Aortic remodeling in Type B aortic dissection after thoracic endovascular aortic repair with an aortic extender cuff implantation
Authors Zhang H, Qiao T
Received 9 July 2018
Accepted for publication 4 September 2018
Published 15 November 2018 Volume 2018:13 Pages 2359—2366
Checked for plagiarism Yes
Review by Single anonymous peer review
Peer reviewer comments 2
Editor who approved publication: Dr Zhi-Ying Wu
Honggang Zhang,1 Tong Qiao2
1Department of Vascular Surgery, Lianyungang Clinical College of Nanjing Medical University, Lianyungang 222000, Jiangsu, China; 2Department of Vascular Surgery, Gulou Clinical College of Nanjing Medical University, Nanjing 210000, Jiangsu, China
Objective: This study investigated the safety and efficiency of thoracic endovascular aortic repair (TEVAR) plus an aortic extender cuff placement in treating Stanford Type B aortic dissections (TBADs).
Methods: Clinical data on 157 patients with TBADs who underwent TEVAR in two tertiary medical centers from February 2013 to March 2018 were analyzed retrospectively. An estimated mismatch rate >120% was the indication for placement of an aortic extender cuff. Results in the perioperative and follow-up periods (≥3 months) were analyzed, especially those of aortic remodeling.
Results: In total, 106 patients (67.5%) underwent standard TEVAR, and 51 (32.5%) received TEVAR plus an aortic extender cuff placement. The primary technical success rate was 96.8% (152/157). Perioperative adverse events included endoleak (2%, 3/157), spinal cord ischemia (SCI) (1.3%, 2/157), and transient renal failure (0.6%, 1/157), with no between-group differences. The median follow-up was 15 months (range 3–71 months). Ten cases of late stent complications were observed, including three endoleak, one upper limb ischemia, one stent distortion, and five stent graft-induced distal re-dissection (SIDR). Patients with a cuff had less distal re-dissection and fewer second interventions, but the differences lacked significance. In the last follow-up, the TEVAR+Cuff group were found to have better true lumen recovery and false lumen shrinkage, and increased complete false lumen thrombosis in the thoracic and abdominal segments; however, no statistical difference was evident in comparison with the TEVAR group (P>0.05).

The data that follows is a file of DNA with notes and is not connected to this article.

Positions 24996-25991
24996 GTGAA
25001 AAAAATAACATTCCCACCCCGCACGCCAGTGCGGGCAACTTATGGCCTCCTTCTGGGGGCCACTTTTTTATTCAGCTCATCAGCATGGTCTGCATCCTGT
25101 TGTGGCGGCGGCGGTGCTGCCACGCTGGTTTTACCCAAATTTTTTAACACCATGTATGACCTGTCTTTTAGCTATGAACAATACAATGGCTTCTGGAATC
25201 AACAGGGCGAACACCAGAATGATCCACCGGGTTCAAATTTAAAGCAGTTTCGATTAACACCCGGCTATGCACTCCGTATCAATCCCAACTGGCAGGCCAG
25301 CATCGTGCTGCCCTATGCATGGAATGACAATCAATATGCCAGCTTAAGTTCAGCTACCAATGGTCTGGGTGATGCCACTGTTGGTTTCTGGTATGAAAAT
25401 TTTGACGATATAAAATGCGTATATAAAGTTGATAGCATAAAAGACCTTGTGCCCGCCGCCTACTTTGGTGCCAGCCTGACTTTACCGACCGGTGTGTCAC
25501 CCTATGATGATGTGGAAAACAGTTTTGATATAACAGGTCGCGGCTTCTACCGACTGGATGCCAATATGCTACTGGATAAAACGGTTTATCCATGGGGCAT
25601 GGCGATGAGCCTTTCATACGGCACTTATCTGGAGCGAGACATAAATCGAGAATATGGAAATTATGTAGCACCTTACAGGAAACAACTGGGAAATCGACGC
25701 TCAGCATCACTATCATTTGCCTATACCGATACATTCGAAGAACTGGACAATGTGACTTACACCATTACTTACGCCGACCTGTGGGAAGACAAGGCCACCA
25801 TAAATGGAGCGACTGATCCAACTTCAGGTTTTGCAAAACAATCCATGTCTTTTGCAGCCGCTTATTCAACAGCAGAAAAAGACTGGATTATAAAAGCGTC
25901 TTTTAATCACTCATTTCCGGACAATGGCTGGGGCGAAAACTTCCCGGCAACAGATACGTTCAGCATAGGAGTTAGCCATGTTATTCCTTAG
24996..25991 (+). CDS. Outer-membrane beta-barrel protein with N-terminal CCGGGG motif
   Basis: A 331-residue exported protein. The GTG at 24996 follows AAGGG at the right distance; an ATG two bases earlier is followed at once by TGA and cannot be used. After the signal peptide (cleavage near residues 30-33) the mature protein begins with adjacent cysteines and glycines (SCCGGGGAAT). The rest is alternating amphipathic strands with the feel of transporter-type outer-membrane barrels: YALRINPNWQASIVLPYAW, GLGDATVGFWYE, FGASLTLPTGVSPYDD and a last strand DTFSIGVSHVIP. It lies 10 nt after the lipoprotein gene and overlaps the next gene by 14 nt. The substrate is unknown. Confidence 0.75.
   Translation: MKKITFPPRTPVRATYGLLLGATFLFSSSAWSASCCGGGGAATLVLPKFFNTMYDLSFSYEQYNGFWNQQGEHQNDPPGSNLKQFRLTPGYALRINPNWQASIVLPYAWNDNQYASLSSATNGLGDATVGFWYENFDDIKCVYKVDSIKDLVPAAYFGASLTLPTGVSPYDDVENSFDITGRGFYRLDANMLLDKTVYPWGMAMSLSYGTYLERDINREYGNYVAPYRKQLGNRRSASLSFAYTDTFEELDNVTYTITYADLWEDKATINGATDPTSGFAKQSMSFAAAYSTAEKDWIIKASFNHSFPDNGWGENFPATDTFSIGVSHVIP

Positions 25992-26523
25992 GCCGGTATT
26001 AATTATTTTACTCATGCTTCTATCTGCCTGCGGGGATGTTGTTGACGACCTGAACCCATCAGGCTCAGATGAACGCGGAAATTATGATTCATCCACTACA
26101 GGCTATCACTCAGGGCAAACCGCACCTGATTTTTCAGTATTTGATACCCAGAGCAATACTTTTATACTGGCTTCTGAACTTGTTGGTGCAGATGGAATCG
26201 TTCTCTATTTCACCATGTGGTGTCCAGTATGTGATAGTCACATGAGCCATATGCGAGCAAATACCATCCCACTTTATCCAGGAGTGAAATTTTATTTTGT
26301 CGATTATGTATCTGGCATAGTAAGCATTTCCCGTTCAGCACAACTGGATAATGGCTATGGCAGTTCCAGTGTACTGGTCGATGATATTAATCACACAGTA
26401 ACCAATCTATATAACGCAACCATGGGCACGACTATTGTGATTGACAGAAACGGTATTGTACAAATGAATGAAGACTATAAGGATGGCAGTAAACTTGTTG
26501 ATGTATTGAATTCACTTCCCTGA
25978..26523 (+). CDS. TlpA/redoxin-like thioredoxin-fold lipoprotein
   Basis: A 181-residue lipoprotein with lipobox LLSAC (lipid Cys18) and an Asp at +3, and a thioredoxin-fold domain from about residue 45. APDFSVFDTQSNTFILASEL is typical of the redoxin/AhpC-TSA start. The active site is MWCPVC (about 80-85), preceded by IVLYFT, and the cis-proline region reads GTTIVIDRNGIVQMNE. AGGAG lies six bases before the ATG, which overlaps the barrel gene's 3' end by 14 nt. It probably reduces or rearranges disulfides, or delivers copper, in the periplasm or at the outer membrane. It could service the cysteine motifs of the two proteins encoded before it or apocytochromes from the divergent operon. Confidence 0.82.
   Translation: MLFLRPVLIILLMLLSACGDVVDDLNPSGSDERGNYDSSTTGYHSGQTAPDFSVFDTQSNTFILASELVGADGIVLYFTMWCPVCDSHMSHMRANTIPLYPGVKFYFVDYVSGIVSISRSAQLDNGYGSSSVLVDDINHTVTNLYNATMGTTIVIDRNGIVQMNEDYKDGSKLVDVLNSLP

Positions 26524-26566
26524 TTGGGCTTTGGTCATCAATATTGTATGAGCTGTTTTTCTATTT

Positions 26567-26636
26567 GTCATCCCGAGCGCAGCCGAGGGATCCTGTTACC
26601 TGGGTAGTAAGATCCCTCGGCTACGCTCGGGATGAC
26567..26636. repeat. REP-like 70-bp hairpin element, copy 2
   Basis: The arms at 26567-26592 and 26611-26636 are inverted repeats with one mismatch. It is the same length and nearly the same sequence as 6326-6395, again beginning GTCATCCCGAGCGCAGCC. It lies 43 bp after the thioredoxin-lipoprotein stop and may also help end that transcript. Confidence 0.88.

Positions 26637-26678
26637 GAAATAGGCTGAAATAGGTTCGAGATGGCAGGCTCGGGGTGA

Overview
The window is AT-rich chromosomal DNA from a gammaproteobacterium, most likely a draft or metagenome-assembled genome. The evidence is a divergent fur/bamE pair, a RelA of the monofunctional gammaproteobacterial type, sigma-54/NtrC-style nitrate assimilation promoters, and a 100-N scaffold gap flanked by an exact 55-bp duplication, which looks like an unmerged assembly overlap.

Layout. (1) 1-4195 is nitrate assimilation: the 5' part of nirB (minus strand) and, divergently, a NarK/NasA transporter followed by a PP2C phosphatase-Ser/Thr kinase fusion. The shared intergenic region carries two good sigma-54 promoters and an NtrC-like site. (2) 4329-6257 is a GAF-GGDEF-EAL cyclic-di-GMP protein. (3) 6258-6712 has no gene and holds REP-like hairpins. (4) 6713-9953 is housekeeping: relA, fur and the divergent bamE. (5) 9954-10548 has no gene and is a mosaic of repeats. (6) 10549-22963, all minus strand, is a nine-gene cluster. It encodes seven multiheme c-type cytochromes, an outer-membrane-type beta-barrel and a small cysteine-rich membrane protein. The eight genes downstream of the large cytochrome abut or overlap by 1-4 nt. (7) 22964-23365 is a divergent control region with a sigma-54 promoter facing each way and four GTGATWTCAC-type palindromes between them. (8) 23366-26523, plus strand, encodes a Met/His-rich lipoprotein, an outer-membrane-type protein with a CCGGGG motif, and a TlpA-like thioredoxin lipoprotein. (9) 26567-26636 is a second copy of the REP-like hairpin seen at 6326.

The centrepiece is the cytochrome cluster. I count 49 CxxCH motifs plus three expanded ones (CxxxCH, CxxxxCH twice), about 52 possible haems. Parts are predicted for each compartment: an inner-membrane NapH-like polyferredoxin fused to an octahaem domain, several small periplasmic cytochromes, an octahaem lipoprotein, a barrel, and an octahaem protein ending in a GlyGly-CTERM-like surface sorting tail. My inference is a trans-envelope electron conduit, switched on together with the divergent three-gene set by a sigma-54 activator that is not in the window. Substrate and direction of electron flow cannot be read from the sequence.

Conclusion: TEVAR plus an aortic extender cuff implantation improves remodeling of the dissected thoracic aorta, thus reducing the potential of SIDR. Furthermore, the covered stent with a length of 250 mm does not increase the rate of SCI or paraplegia. However, these results should be confirmed in a larger series of patients with longer follow-up.
Keywords: Type B aortic dissection, thoracic endovascular aortic repair, aortic extender cuff, aortic remodeling
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